Death by the Bay

David Helvarg is president of Blue Frontier Campaign ( and the author of "50 Ways to Save the Ocean."

Oil-covered birds look even worse in real life than they do on TV. Not the dead ones so much, except when a gull has ripped open a floating grebe and is pulling at its toxic guts.

Hong Kong-based shipping executives don’t have to use ships that burn heavy bunker fuel, the dregs of the petroleum process. Of course, cleaner fuels would prove marginally more expensive, and U.S. consumers would have to pay a penny extra for their tube socks or Chinese-made children’s toys. Besides, with modern navigation technology, what’s the likelihood that a cargo ship is going to ram into the San Francisco Bay Bridge in the fog and spill 58,000 gallons of that nasty fuel?

Of course, that is exactly what happened Nov. 7. Coast Guard investigators are still shaking their heads in amazement as they track the human error involved.


There’s also the question of scale. The 810-foot Cosco Busan was carrying 2,500 TEU (Twenty-foot Equivalent Unit) containers. There are now cargo ships that carry more than 10,000. Yet unlike tankers full of oil, giant cargo ships aren’t required to have a tug escort when entering or leaving San Francisco Bay.

I’m sitting by the dock of the Bay -- that’s what Otis Redding called the Berkeley Municipal Pier in his famous song. Only now it smells like a gas station. On the rock pile below me, a surf scoter -- a diving duck -- is using the bottom of its red bill to preen its oil-blackened feathers. It shakes its head and carefully repeats the process for the half an hour I’m there. When I make too sudden a move, it flaps its wings like it’s going to flee into the water, where it would likely die of hypothermia, its natural insulation ruined by the oil. I’ll see dozens more oiled birds this day: scoters, grebes, gulls, a rudy duck and cormorants.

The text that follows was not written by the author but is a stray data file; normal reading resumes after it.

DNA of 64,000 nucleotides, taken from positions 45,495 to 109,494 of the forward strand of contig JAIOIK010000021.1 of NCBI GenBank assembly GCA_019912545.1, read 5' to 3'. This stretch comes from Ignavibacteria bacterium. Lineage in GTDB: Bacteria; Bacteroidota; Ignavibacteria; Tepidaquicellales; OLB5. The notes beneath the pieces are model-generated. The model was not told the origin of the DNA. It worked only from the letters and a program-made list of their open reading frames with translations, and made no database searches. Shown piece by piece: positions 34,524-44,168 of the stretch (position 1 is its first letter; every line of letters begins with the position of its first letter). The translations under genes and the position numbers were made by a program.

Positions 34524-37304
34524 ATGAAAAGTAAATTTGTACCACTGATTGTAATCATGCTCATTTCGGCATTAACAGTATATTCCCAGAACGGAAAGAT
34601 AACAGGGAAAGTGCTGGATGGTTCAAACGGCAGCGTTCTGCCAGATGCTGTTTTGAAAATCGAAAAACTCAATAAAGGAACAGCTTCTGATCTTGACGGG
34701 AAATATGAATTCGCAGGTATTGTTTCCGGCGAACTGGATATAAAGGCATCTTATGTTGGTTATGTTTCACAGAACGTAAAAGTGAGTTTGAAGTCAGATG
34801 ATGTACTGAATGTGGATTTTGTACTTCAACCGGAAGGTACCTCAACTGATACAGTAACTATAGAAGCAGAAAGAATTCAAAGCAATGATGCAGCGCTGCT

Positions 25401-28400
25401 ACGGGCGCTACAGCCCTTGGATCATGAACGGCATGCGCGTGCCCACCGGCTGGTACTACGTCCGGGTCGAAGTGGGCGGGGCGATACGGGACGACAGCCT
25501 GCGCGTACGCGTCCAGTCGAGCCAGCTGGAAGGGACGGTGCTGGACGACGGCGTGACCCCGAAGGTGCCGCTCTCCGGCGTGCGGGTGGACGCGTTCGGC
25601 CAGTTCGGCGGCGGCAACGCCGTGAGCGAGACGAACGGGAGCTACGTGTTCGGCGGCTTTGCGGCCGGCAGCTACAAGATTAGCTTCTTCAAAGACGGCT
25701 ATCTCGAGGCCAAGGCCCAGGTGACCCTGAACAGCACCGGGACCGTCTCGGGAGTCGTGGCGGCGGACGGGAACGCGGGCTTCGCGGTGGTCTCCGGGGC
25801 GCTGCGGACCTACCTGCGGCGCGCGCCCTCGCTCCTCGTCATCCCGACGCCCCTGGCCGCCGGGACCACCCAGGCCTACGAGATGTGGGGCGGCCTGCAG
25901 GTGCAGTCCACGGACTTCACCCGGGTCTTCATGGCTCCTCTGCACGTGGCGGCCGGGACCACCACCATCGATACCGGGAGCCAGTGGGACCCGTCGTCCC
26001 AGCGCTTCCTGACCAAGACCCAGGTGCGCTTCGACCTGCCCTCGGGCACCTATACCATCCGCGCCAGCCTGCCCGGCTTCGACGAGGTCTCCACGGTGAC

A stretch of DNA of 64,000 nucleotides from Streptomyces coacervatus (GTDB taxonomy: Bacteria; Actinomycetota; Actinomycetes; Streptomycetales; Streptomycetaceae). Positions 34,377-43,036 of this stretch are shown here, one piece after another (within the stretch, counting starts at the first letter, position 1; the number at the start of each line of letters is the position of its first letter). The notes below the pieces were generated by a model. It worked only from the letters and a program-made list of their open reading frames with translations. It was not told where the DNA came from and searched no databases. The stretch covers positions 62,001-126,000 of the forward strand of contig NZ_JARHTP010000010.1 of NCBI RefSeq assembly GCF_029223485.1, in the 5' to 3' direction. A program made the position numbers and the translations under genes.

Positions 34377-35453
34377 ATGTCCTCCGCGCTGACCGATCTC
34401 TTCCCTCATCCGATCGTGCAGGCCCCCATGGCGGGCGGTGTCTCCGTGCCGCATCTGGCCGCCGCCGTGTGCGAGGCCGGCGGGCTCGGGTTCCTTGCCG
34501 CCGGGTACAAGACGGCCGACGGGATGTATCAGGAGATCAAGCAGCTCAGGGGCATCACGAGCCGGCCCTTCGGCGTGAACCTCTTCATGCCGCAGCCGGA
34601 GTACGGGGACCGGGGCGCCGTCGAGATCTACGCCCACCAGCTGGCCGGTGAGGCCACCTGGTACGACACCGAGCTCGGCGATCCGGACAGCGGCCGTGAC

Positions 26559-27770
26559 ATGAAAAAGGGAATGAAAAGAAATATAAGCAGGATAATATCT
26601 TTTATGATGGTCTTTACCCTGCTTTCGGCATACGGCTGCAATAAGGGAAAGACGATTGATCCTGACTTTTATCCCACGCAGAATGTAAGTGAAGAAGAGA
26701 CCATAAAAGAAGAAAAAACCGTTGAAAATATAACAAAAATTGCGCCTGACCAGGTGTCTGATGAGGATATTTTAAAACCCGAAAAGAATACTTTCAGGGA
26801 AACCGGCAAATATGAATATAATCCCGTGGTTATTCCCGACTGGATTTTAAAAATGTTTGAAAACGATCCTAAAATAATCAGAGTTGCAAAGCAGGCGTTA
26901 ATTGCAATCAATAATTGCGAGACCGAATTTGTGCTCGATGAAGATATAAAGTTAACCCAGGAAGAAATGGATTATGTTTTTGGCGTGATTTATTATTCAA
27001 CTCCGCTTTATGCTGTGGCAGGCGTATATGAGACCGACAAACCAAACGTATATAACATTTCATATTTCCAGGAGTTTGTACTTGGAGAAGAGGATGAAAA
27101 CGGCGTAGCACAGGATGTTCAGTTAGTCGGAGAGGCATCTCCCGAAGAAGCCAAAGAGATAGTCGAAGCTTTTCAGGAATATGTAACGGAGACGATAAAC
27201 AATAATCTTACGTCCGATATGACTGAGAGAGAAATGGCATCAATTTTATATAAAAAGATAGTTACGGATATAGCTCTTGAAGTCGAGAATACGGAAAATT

The Berkeley marina behind me is one big, oily sheen. “Rainbows of oil” is a misnomer. Gasoline leaves rainbow sheens. Bunker fuel leaves green-and-brown streaks and smudges like marbled meat gone bad. It leaves floating tar balls and disks and globular curly-cue pieces, and concentrations of hard, asphalt-like toxic chips.

It’s been raining throughout the afternoon. The experts aren’t sure whether this will help the cleanup efforts. There are 19 agencies involved. The oil has spread out through the Golden Gate to Ocean Beach and north to Point Reyes. At the Marin Headlands, orange plastic fencing and oil-spill warning signs block access to the wide, cliff-framed strand where workers in yellow hazmat suits have been removing oil-stained boulders and scraping away contaminated sand.

Back home in Richmond, I return to the waterfront, this time at Shimada Friendship Park. There’s a couple, early 20s, Amber Kirst and Scott Egan. She’s walking the shoreline, her white pants oil-stained at the ankles, wearing a protective rubber glove and holding a bag full of oiled litter and dead crabs.

“We’ve got a live crab too. He was in a Cheetos bag,” she tells me, climbing up the rocks to the pathway. “We drove down from Lodi to volunteer, but they said they’d get back to us. It’s an hour-and-a-half drive. We needed to do something.”

The Cheetos crab is still alive. She shows me the small critter, with its dark shell. “Should I put it back? Is it too oiled for them to feed on?”

She looks at the hundreds of shorebirds hunting in the exposed mud flats and floating just beyond. “It’s all so depressing,” she concludes before climbing back down to pick up more oiled litter.

We build our homes in fire zones; we move millions of tons of goods and fuel through marine sanctuaries; we continue to burn a product that, used as directed, overheats our planet. Amber and Scott came from Lodi. They needed to do something. We all do.